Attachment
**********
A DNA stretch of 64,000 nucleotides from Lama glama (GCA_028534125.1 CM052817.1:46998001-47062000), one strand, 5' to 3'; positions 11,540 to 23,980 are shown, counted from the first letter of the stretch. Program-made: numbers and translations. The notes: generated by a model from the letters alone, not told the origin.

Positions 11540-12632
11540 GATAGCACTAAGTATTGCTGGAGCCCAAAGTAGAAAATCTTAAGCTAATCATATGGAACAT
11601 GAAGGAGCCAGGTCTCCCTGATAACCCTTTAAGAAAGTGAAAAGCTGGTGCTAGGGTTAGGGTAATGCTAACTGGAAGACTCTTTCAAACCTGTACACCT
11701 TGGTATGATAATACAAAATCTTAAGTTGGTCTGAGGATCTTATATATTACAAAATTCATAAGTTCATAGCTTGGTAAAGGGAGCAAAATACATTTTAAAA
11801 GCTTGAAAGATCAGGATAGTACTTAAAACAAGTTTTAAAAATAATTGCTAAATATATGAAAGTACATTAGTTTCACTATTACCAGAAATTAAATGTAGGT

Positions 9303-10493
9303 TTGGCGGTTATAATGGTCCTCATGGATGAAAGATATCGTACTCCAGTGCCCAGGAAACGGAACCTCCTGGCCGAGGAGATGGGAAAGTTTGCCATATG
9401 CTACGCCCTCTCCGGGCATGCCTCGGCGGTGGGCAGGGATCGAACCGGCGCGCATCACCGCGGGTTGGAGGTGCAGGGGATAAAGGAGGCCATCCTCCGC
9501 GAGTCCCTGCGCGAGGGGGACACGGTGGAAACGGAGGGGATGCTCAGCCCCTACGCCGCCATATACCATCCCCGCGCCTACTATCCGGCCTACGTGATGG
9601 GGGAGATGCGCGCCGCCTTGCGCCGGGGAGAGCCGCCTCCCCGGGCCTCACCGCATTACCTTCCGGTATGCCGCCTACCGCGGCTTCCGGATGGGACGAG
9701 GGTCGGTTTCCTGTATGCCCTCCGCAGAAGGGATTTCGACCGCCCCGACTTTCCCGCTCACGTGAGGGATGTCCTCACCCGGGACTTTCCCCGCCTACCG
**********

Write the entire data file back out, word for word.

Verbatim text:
A DNA stretch of 64,000 nucleotides from Lama glama (GCA_028534125.1 CM052817.1:46998001-47062000), one strand, 5' to 3'; positions 11,540 to 23,980 are shown, counted from the first letter of the stretch. Program-made: numbers and translations. The notes: generated by a model from the letters alone, not told the origin.

Positions 11540-12632
11540 GATAGCACTAAGTATTGCTGGAGCCCAAAGTAGAAAATCTTAAGCTAATCATATGGAACAT
11601 GAAGGAGCCAGGTCTCCCTGATAACCCTTTAAGAAAGTGAAAAGCTGGTGCTAGGGTTAGGGTAATGCTAACTGGAAGACTCTTTCAAACCTGTACACCT
11701 TGGTATGATAATACAAAATCTTAAGTTGGTCTGAGGATCTTATATATTACAAAATTCATAAGTTCATAGCTTGGTAAAGGGAGCAAAATACATTTTAAAA
11801 GCTTGAAAGATCAGGATAGTACTTAAAACAAGTTTTAAAAATAATTGCTAAATATATGAAAGTACATTAGTTTCACTATTACCAGAAATTAAATGTAGGT

Positions 9303-10493
9303 TTGGCGGTTATAATGGTCCTCATGGATGAAAGATATCGTACTCCAGTGCCCAGGAAACGGAACCTCCTGGCCGAGGAGATGGGAAAGTTTGCCATATG
9401 CTACGCCCTCTCCGGGCATGCCTCGGCGGTGGGCAGGGATCGAACCGGCGCGCATCACCGCGGGTTGGAGGTGCAGGGGATAAAGGAGGCCATCCTCCGC
9501 GAGTCCCTGCGCGAGGGGGACACGGTGGAAACGGAGGGGATGCTCAGCCCCTACGCCGCCATATACCATCCCCGCGCCTACTATCCGGCCTACGTGATGG
9601 GGGAGATGCGCGCCGCCTTGCGCCGGGGAGAGCCGCCTCCCCGGGCCTCACCGCATTACCTTCCGGTATGCCGCCTACCGCGGCTTCCGGATGGGACGAG
9701 GGTCGGTTTCCTGTATGCCCTCCGCAGAAGGGATTTCGACCGCCCCGACTTTCCCGCTCACGTGAGGGATGTCCTCACCCGGGACTTTCCCCGCCTACCG